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EDIT: A more straightforward way of asking this question is: does evaluating a non-linear function require performing at least one multiplication?

ORIGINAL QUESTION:

I have an infinitely differentiable function f(x) which takes as input an $n$-bit integer $x$ and outputs a $kn$-bit integer, where $k$ is a contant. I know that $f(x)$ is not a linear function of $x$, and I want to argue that the complexity of evaluating $f$ on $x$ is at least $n \log n$.

I think this should be true, since I can write $f(x) = f(x_0) + f'(x_0)(x-x_0) + f''(x_0)(x-x_0)^2 + ...$ and computing $(x-x_0)^2$ requires at least $n \log n$ operations.

However, I don't think this ``proof by Taylor series" would yield a proof, and this would rule out smooth non-linear functions that have complexity $n \log \log n$, for instance.

Any suggestions on how to prove this / give a counterexample?

Thanks!

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Note that proving that evaluation of $f$ takes at least as much time as integer multiplication only shows that it needs time $\Omega(M(n))$; while this is generally assumed to be at least $n\log n$, no superlinear bound has been proven. (However, I disagree that this wouldn’t yield anything nontrivial, as was formerly stated in Joshua Grochow’s answer. For one thing, there are plenty of analytic functions such as exp, log, sin where this $\Omega(M(n))$ bound is close to optimal up to one more logarithmic factor. For another thing, we normally regard a proof of NP-completeness of some problem as a strong evidence that it is hard, despite that with the current state of knowledge it doesn’t imply any superlinear lower bound either.)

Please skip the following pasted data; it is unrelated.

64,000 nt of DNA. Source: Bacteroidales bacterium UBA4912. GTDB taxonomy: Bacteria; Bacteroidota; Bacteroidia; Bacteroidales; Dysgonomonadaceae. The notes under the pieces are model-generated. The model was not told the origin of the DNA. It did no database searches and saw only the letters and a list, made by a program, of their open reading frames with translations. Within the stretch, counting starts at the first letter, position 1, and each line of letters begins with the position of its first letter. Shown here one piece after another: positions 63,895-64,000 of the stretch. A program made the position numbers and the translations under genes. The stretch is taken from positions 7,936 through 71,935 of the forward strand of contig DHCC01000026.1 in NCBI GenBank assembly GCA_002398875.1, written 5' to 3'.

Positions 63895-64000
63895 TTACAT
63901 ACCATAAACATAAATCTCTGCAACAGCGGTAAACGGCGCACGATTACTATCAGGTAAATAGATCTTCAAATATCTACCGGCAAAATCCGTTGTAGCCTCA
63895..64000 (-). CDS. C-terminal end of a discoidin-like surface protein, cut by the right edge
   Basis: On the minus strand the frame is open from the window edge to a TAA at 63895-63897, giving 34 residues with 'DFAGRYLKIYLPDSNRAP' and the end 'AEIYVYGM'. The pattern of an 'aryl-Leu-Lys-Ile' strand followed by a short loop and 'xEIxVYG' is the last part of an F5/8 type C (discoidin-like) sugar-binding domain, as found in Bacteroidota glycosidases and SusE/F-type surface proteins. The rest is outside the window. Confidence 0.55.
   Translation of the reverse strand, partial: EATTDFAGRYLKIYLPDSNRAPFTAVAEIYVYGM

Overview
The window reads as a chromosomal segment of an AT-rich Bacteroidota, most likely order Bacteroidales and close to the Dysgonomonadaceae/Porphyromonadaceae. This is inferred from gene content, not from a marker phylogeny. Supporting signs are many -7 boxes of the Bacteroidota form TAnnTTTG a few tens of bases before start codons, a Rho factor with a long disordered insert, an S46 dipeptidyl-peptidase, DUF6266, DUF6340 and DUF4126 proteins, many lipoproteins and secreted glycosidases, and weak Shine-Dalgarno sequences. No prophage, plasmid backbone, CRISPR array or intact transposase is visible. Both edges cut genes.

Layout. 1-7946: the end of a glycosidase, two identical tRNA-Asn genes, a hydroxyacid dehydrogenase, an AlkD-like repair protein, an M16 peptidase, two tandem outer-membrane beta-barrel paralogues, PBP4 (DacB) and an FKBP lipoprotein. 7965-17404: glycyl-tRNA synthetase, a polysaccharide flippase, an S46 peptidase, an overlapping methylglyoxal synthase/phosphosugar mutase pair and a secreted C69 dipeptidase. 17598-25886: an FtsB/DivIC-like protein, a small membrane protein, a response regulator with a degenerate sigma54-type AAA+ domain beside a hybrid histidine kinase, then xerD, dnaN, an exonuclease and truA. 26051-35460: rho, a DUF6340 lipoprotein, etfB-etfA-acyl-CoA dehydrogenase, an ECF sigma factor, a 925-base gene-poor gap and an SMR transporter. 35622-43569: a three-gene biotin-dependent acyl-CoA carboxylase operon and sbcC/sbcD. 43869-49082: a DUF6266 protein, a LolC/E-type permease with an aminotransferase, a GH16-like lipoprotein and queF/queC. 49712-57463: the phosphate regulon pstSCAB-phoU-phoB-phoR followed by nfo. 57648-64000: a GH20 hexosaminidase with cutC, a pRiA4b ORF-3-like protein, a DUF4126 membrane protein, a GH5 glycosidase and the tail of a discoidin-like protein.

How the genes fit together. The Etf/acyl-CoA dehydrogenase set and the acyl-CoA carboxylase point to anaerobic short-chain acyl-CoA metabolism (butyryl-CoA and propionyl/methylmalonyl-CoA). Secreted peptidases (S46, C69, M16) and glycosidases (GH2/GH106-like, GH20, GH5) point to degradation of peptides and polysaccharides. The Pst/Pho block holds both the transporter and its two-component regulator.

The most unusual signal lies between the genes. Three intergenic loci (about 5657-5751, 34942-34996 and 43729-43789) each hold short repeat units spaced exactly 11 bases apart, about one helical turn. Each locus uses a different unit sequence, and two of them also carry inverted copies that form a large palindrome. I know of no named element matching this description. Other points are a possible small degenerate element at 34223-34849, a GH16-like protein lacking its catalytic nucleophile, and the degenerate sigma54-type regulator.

As pointed out by Joshua Grochow, you cannot say anything useful about the complexity of evaluation of analytic functions at integers. The correct statement you are looking for is that approximation of smooth functions on short real intervals is at least as hard as integer multiplication. This indeed follows from Taylor expansion, though in full generality there are some messy details where the devil is (in particular, we a priori know nothing about the coefficients of the Taylor series).